Dark Touch does at least look the part, particularly during set piece scenes and when the scale gets ramped up. It may step into surrealism and silliness – particularly during the most bizarre doll picnic I am ever likely to see – but somehow in spite of everything it’s hard to really dislike the film. Just don’t go in expecting consistency or sense! **1/2
Read the review of the first (remake) film here!
I wasn’t a great fan of the I Spit On Your Grave remake, which showed in Frightfest 2010, so decided to approach this sequel a little differently…
Things learned from I Spit On Your Grave 2:
- A rape/revenge film makes for hilariously awkward introduction as compliments to lead actress Jemma Dallender become unfortunately creepy!
- If you’re a naive attractive lady who follows a small ad for modelling, it’s likely to end up with someone trying to get you to take your kit off – and if you refuse, it will make you a target for Evil Rapist Types.
- All men are either Evil Rapist Types, Evil Violent Types, combinations of those or so stupid/ineffectual as to be virtually cooperating with Evil Rapist/Violent/Violent Rapist Types – so are worth nothing more than torture, death or both.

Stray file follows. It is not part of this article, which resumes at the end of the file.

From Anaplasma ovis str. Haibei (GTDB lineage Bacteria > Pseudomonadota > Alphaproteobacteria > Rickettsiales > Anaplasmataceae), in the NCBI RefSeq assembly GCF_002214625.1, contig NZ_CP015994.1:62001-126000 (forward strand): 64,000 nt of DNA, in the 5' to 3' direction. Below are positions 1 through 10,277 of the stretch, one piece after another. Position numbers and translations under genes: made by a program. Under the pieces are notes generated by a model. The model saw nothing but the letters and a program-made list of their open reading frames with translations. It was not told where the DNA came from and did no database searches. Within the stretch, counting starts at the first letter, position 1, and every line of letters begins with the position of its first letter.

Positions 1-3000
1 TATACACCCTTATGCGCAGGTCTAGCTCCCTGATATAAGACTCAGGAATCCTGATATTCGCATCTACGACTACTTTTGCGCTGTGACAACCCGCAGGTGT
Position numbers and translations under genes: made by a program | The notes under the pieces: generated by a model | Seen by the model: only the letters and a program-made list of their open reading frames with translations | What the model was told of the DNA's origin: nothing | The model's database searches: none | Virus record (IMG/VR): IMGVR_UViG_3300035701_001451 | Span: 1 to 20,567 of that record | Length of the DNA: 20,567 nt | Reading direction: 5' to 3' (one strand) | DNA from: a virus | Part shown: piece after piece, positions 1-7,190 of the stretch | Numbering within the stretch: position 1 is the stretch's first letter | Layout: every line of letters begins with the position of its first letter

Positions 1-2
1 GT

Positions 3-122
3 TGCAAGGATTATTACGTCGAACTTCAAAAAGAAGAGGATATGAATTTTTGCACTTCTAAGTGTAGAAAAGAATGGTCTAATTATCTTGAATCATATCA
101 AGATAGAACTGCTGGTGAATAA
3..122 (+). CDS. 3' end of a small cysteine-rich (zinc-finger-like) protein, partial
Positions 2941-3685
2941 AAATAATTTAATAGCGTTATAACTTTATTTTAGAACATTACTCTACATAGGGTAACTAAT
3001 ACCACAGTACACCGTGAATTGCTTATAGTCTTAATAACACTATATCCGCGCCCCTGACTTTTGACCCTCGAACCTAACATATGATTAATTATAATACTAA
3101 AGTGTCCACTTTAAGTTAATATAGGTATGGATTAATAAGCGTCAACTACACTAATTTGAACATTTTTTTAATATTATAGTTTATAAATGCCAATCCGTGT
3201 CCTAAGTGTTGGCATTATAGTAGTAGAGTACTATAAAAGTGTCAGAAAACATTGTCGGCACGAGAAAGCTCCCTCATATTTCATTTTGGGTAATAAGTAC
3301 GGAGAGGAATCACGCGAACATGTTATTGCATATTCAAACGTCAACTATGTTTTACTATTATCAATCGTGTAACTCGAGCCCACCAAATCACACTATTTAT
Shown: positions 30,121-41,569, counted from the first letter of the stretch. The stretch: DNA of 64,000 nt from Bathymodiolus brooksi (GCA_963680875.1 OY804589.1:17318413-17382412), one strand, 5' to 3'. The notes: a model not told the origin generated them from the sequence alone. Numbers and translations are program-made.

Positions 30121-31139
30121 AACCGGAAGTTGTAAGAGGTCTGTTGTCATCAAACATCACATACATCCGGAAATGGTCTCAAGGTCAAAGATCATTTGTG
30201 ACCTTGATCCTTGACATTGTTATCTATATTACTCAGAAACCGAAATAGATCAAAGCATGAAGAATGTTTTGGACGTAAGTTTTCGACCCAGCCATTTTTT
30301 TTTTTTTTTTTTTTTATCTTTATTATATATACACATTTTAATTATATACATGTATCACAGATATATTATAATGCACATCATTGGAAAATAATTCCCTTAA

- As horrifying as beating and rapes are (fortunately less visually explicit than the first), they are not nearly as terrifying to a character as finding out they are in Bulgaria…
- Always check under your rugs – they’re even better than posters of Rita Hayworth or Raquel Welch!
- The revenge elements of the film are less cartoony than its predecessor but still pretty extreme, graphically portrayed (pop!) and show some originality.
- While some of the cinematography is good, the look of the film makes characters look oddly waxy throughout.
- Rape/revenge completists may want to check it out, but other than some inventive and nasty kills its appeal is limited unless on a “men are scum” kick.
With the rise of WiFi for Laptops plus tablets and smartphones, outdoor browsing has become much more common – chances are a proportion of you are reading this outside now. But what if you couldn’t go outside at all?
In The Last Days (aka Los Ultimos Dias) the world has been hit by a pandemic that not only makes everyone terrified of the wide outdoors, but to a level that kills them if they try. Trapped in his place of work, Marc (Quim Gutiérrez – stop giggling, you) must somehow get across Barcelona to find girlfriend Julia (Marta Etura), but avoiding exposure is far from his only challenge…